There is a moment in Raphael Bob-Waksberg’s BoJack Horseman, where the titular character looks up at a huge, blown-up version of himself represented by a balloon while a sombre piano note plays in the background. It is a terrifying moment. Not just because of the way the sequence has been filmed, but because of the context in which it is framed, the hours of storytelling that come before it, to create that one perfect moment of sheer cinematic brilliance. BoJack Horseman is littered with such moments of symbolic imagery. And it makes the most if it in its endeavour to convey the most complex of emotions incapable of being quantified in words.
It would be a tragic understatement to term BoJack Horseman as a comedy. Despite being one of the funniest shows in recent memory, the show deals with some of the darkest themes ever to be showcased on TV. If I may be so bold, I’d say the show created a new genre of storytelling. In an era of television where characters miraculously recover from their toxicity in the final episodes of a season accompanied by a giddy, feel-goody soundtrack, the characters of BoJack Horseman are a constant reminder that shit doesn’t just fix itself. We see them being oblivious to their many imperfections, we see them being brought to face them and acknowledging them, and we see them fall back, over and over again. As a character says in one of the later seasons: “There is the happy ending, and there is the day after the happy ending.” The show likes to dwell on the latter with such uncommon wit and sensitivity that you can’t help but let yourself be sucked into this world of sadness and purple skies.
BoJack (a terrific Will Arnett) isn’t a bad person. He says so himself to anyone within earshot. And you want to believe him. There are many, in the show itself, who reinforce that mantle. However, he operates in the same grey area we often find ourselves in. Of self-centredness, of falling in to our primal instincts, of addiction and self-destructivity. What the show does is it puts up a blinding spotlight over these, making them impossible to ignore anymore. It showcases how we normalise our toxicity, hiding behind our troubled upbringing, the pain we encountered, and believing we are somehow justified in acting the way we do because of it. As BoJack’s room-mate, Todd (Aaron Paul), shrieks at him in an episode: “It’s you, BoJack. You are all the things that are wrong with you. It’s not the alcohol or the drugs or any of the shitty things that happened in your career or when you were a kid. Alright? It’s you.” This is when the show engulfed me. We have seasons of backstory behind this character, we see how he was treated, the things he has gone through, and yet when a situation presented itself, the show wants you to believe that it was he who chose to act in a certain way. It is a testament to how we often justify our actions by telling ourselves a story, making it easier for us to process the guilt that inevitably comes after.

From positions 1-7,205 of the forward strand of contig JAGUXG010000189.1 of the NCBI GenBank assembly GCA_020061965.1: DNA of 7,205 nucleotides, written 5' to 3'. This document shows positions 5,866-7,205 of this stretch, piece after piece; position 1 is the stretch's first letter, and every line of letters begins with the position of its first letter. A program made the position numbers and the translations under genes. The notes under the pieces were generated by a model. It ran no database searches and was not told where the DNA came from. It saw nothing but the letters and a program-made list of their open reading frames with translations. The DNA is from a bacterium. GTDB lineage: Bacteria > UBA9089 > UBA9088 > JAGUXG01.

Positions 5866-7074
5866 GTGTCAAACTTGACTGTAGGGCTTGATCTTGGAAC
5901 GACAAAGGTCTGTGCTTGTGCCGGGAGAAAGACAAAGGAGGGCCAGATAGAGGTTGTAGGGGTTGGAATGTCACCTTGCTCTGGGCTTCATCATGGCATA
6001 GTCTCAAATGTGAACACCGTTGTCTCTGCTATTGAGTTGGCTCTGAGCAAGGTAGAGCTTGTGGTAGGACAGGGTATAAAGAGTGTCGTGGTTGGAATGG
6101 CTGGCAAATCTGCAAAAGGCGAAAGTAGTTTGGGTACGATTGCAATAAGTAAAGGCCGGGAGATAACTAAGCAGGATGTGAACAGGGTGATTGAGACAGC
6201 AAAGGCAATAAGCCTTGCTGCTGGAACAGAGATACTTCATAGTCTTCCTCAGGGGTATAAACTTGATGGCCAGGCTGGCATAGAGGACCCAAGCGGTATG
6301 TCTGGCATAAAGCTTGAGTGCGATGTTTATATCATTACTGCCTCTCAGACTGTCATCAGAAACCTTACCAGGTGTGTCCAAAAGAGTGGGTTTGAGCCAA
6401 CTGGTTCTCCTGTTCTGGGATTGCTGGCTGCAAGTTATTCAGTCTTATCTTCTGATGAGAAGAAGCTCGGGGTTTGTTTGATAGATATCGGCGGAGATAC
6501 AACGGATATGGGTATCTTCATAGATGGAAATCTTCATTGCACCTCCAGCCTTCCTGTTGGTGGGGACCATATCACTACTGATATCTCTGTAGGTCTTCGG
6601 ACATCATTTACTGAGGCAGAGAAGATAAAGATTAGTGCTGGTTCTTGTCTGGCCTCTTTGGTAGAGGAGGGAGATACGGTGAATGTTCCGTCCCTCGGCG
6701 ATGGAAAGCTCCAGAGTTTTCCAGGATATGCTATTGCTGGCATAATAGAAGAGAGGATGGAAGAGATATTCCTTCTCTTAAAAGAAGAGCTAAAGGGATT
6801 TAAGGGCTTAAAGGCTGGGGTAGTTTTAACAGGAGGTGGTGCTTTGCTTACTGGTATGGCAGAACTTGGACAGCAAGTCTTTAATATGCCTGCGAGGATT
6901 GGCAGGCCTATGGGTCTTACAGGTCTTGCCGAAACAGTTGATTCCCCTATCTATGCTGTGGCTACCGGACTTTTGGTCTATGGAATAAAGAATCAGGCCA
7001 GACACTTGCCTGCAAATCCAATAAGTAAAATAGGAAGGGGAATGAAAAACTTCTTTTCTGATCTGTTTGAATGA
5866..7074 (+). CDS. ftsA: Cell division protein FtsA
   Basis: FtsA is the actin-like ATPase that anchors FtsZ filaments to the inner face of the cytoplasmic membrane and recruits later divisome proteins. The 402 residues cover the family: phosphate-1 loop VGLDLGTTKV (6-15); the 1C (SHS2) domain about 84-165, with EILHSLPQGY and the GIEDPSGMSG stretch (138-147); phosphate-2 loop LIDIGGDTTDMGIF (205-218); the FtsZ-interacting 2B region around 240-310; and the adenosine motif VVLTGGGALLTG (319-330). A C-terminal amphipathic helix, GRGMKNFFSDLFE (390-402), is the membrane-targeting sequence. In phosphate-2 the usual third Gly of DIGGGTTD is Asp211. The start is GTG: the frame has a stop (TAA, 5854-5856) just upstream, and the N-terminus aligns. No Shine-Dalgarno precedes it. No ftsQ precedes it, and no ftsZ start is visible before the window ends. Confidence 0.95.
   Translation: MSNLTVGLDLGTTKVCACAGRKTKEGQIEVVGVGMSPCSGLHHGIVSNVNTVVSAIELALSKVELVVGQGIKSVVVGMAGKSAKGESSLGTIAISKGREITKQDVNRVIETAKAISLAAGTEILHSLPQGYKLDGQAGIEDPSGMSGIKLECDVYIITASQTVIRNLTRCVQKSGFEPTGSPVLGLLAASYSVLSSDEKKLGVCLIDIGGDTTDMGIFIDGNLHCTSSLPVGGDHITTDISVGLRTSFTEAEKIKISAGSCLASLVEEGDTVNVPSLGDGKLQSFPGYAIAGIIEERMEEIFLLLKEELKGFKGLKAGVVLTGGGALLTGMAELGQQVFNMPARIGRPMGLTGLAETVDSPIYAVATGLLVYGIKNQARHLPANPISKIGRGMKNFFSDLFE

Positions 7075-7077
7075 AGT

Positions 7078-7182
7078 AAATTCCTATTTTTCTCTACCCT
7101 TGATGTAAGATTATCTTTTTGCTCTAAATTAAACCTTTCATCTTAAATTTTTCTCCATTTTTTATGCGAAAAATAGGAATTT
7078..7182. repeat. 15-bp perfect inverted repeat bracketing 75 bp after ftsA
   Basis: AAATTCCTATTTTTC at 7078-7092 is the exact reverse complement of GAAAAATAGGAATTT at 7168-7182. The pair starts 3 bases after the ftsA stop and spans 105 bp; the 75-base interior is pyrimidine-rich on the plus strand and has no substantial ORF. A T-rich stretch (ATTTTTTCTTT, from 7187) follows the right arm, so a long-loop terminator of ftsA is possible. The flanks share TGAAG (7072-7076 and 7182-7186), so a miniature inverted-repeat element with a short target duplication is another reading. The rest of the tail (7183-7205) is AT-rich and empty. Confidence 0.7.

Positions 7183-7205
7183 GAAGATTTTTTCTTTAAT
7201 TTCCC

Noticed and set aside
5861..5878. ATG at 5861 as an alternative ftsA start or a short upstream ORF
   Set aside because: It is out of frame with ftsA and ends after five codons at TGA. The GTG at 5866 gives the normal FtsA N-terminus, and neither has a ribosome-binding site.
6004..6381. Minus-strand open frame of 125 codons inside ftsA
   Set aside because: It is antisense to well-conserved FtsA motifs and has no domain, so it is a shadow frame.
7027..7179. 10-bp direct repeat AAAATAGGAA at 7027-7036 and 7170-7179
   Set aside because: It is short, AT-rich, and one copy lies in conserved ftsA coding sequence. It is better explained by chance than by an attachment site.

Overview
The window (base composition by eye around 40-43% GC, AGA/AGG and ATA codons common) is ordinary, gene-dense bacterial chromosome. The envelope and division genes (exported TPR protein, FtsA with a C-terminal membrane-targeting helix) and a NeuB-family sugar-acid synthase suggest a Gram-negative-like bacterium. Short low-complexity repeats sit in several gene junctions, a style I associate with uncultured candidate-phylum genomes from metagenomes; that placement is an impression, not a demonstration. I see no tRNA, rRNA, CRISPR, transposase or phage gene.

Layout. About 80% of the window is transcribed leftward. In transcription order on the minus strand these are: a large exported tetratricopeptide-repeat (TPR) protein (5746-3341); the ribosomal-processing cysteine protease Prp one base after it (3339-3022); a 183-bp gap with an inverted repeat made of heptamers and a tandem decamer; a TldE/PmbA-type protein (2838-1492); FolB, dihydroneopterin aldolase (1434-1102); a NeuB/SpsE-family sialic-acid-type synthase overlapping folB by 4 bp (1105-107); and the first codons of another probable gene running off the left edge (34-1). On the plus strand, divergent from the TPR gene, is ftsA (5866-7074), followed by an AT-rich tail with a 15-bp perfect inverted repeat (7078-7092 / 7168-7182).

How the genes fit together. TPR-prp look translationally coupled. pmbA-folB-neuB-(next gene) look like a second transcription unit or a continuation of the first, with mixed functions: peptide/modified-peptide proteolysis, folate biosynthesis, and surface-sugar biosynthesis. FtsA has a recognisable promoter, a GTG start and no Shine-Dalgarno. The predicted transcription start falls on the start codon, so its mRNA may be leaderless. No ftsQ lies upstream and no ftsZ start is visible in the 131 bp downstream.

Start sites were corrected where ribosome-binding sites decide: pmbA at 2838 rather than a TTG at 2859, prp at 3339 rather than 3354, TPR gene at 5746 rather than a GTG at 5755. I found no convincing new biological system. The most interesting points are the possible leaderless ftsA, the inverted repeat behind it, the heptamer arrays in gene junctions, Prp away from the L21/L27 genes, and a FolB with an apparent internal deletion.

Most shows wouldn’t even consider this. I, for one, was fairly convinced that the show was making us root for BoJack. We are with him when his mother makes him smoke the first cigarette of his life. We are with him when his Dad says to him that he wished that he didn’t exist. We understand. We believe him. Until it is made very clear that we are not supposed to. We are not supposed to relate ourselves to BoJack. His story is not supposed to make us feel good about our own toxicity. His future self is a reminder of everything we are not supposed to be. What BoJack’s tale instead represents is taking control over your present and not letting your past be constantly used as an armour in which you could hide whenever provoked. It’s about not keeping on doing shitty things over and over again and then feeling sorry about them later like that makes it okay. It’s about being better.
There aren’t many (or maybe there are none) who can pull this off, with such authenticity and finesse, and Raphael Bob-Waksberg, his team of writers, Lisa Hanawalt’s animation and Jesse Novak’s haunting soundtrack take you on a soulful ride. Each episode is given its own unique theme, with some episodes taking a delightfully different turn. There is an episode that completely takes place underwater without a single piece of dialogue in it and yet it manages to convey what other shows cannot do over the course of entire seasons. On the other hand, there is an episode which just has a character giving a blistering 25-minute monologue at a funeral, an episode that visually conveys what self-loathing looks like. ‘The View From Halfway Down’, the penultimate episode of the final season and probably the best 25 minutes I’ve spent in front of a TV screen, completely takes place inside a character’s head while they are caught between life and death.